Analysis: Google antitrust case to turn on how search engine grew dominant

By Paresh Dave and Jonathan Stempel

OAKLAND, Calif./NEW YORK (Reuters) – The U.S. government’s antitrust case against Alphabet Inc’s <GOOGL.O> Google appears strong, but could face an uphill battle from a business-friendly judiciary that may question whether a free search engine beloved by consumers has actually left them worse off, several legal experts said.

Google was accused in the long-anticipated lawsuit filed on Tuesday of harming competition in internet search and search advertising through distribution agreements and other restrictions that put its search tool front and center whenever consumers browsed the web.

To win, the U.S. Department of Justice must prove that Google gained or maintained monopoly power through abusive conduct, or something beyond competition on the merits.

Several legal experts said Google’s alleged misconduct appears similar to allegations the government leveled in the 1990s against Microsoft Corp <MSFT.O>. That landmark case was settled in 2002, and a consent decree

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Cybershoes will turn to Kickstarter to bring its VR walking shoes to Oculus Quest

Cybershoes, a VR peripheral that aims to simulate walking, is coming to Oculus Quest and Quest 2.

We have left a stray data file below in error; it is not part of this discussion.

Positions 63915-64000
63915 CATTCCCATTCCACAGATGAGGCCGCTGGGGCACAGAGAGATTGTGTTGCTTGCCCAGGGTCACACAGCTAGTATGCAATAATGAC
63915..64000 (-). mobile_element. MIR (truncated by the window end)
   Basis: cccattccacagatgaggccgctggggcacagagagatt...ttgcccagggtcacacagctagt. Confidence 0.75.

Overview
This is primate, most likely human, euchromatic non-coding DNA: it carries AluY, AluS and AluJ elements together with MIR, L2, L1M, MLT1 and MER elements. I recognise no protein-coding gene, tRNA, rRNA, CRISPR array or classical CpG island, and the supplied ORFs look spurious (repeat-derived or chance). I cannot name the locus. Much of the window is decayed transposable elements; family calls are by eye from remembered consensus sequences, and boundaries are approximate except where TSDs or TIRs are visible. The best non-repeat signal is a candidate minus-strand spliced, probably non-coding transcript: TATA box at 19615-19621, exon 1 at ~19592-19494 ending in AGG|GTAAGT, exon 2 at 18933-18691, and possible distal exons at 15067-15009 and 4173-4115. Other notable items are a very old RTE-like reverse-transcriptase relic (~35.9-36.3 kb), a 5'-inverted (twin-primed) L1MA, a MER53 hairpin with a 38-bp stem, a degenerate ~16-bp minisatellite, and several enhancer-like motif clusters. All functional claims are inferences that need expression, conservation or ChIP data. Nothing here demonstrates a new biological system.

UploadVR first tried Cybershoes two years ago. The kit consists of a pair of soles you wrap around your feet before sitting on a chair. While sitting, you swing your legs back and forth along the floor to imitate walking, which is then mirrored in a given experience. Previously, the kit was limited to PC VR headsets, but this new wireless model will be compatible with Facebook’s standalone headset via Bluetooth connectivity.

Developers are free to integrate support for the kit via a just-launched Software Development Kit. In fact, Cybershoes partnered with Vertigo Games to add support to enduring zombie shooter, Arizona Sunshine (which itself just got an Quest 2 update).

Ahead of launch, Cybershoes is turning to Kickstarter for preorders. However the company claims this isn’t to fund production, which is already

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